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Is There a Magic Wand to Fix Accessibility?

A black tuxedo with white gloves. One of them holding a magic wand over a hat emitting blue light from bottom.

I’m often asked by many people about automatic accessibility tools. They look for an easy, fast, and free way to fix accessibility of their web, media, and events. If it was that simple, all accessibility issues would have easily been solved by technologies and no accessibility experts would be needed.

Let’s think about a woman who goes through 9 months of pregnancy. Can we ask her to deliver a baby in 9 days instead of 9 months? No, it’s how long it takes for babies to grow. You cannot make a baby faster even by 9 women in one month.

The same principle applies to accessibility. There is no simple fix. It takes hard work and it is a cost of doing business.  Like all other business operations, it takes time to implement and maintain accessibility. It is not a one time thing to be done by one person after a project and then forgotten. It’s an ongoing process involving all team members. It needs to be considered before starting any project and to be maintained all the time.

Many think technologies can easily solve all accessibility problems. They can solve some problems, but only as tools that facilitate the accessibility process for a team of professionals. 

Not just that, there are also web accessibility guidelines to follow. They have been around since 1999 and have been updated several times based on changes in technologies and the needs of disabled people. There’s an organization called World Wide Web Consortium that is composed of experts developing and updating guidelines.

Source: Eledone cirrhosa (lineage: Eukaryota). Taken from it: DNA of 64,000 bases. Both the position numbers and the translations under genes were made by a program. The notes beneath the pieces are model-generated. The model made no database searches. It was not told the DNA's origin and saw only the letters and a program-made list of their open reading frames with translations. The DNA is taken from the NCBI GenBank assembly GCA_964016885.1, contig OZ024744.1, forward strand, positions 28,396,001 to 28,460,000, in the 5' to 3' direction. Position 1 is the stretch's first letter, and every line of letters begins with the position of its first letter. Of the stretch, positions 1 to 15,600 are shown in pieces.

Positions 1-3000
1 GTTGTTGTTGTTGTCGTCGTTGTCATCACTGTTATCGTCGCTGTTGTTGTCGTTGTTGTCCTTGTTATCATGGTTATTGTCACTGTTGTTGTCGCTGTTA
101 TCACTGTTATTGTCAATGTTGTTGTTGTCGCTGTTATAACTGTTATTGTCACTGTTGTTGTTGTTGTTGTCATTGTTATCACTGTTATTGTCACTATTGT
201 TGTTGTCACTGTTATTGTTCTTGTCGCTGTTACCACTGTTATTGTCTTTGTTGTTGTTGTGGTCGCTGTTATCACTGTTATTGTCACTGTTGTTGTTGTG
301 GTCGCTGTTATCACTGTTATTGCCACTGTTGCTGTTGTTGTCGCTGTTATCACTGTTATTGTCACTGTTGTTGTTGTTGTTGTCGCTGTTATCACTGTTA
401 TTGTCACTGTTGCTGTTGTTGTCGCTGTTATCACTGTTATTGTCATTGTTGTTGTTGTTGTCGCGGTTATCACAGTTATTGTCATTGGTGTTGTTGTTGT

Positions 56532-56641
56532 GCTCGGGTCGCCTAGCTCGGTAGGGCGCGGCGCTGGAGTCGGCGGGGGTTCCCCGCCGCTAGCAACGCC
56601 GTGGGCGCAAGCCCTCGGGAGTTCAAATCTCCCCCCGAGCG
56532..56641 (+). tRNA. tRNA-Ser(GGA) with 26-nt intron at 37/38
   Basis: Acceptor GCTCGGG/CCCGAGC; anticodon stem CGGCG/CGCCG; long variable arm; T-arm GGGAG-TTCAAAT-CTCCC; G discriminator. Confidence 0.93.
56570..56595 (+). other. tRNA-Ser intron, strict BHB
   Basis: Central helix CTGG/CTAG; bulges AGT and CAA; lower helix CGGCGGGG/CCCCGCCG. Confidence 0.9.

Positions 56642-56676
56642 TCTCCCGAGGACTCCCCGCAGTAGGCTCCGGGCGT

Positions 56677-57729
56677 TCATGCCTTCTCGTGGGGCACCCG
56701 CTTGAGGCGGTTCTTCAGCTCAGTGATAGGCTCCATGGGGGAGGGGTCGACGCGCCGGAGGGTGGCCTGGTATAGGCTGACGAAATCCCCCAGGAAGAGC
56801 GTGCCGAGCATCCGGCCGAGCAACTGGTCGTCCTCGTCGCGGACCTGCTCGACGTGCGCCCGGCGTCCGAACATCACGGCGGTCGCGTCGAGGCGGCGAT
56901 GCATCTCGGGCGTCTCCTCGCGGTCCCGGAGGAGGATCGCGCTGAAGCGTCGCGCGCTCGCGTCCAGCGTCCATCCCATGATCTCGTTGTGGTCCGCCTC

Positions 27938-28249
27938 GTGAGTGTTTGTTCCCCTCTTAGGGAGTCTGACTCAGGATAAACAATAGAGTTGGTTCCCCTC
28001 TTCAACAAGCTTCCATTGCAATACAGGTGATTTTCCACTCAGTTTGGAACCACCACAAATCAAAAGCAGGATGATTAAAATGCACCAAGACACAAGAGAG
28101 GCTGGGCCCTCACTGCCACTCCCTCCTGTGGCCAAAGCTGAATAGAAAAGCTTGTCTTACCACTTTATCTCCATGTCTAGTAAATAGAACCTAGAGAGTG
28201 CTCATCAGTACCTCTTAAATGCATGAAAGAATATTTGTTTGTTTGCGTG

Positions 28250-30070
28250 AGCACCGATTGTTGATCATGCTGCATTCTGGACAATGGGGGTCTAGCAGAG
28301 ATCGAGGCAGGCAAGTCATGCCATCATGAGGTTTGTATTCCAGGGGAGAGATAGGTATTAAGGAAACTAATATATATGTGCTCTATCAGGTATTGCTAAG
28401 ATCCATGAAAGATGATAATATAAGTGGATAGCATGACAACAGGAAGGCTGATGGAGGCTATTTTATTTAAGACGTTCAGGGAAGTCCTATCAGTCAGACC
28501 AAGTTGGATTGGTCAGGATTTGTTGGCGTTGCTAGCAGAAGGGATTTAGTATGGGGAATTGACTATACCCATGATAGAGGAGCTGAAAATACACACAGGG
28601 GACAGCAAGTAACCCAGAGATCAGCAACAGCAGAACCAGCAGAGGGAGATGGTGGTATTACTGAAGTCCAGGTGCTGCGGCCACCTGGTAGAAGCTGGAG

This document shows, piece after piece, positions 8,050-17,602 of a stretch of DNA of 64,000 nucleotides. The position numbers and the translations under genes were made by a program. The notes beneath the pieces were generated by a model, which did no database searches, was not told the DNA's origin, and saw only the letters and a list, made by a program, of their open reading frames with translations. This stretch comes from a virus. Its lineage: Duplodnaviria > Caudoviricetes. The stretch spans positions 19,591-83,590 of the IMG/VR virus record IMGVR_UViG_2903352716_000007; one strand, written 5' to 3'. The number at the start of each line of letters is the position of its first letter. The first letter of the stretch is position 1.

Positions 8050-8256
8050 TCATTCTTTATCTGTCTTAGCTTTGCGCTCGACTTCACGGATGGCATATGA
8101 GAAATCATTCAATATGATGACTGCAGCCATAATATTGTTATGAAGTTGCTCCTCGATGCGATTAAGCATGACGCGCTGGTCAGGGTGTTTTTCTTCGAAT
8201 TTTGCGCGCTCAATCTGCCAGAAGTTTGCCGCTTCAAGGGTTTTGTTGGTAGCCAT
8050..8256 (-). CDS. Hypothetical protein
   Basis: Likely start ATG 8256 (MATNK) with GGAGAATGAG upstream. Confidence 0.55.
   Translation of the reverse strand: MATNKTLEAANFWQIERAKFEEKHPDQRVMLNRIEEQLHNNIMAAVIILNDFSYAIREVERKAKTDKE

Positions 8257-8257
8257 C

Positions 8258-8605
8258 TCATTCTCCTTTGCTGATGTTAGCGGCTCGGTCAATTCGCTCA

Just using technologies or following guidelines is not enough to solve accessibility problems. You also need years of training and experience. That’s why there are accessibility experts to help businesses.

I can see the pros and cons of technologies not only as a deaf person using assistive technologies, but also as a long time accessibility expert with a background in design and technology. I came across web accessibility by accident when I was learning about clean code as a web developer. I realized that semantic code is a strong foundation of web accessibility. 

Also, accessibility not limited to coding only – there are other variables to consider like color, content, media access, and so on. I educate businesses on all those aspects of accessibility.

I would like to discuss misconceptions about 3 common accessibility tools.

Accessibility overlays, widgets, plugins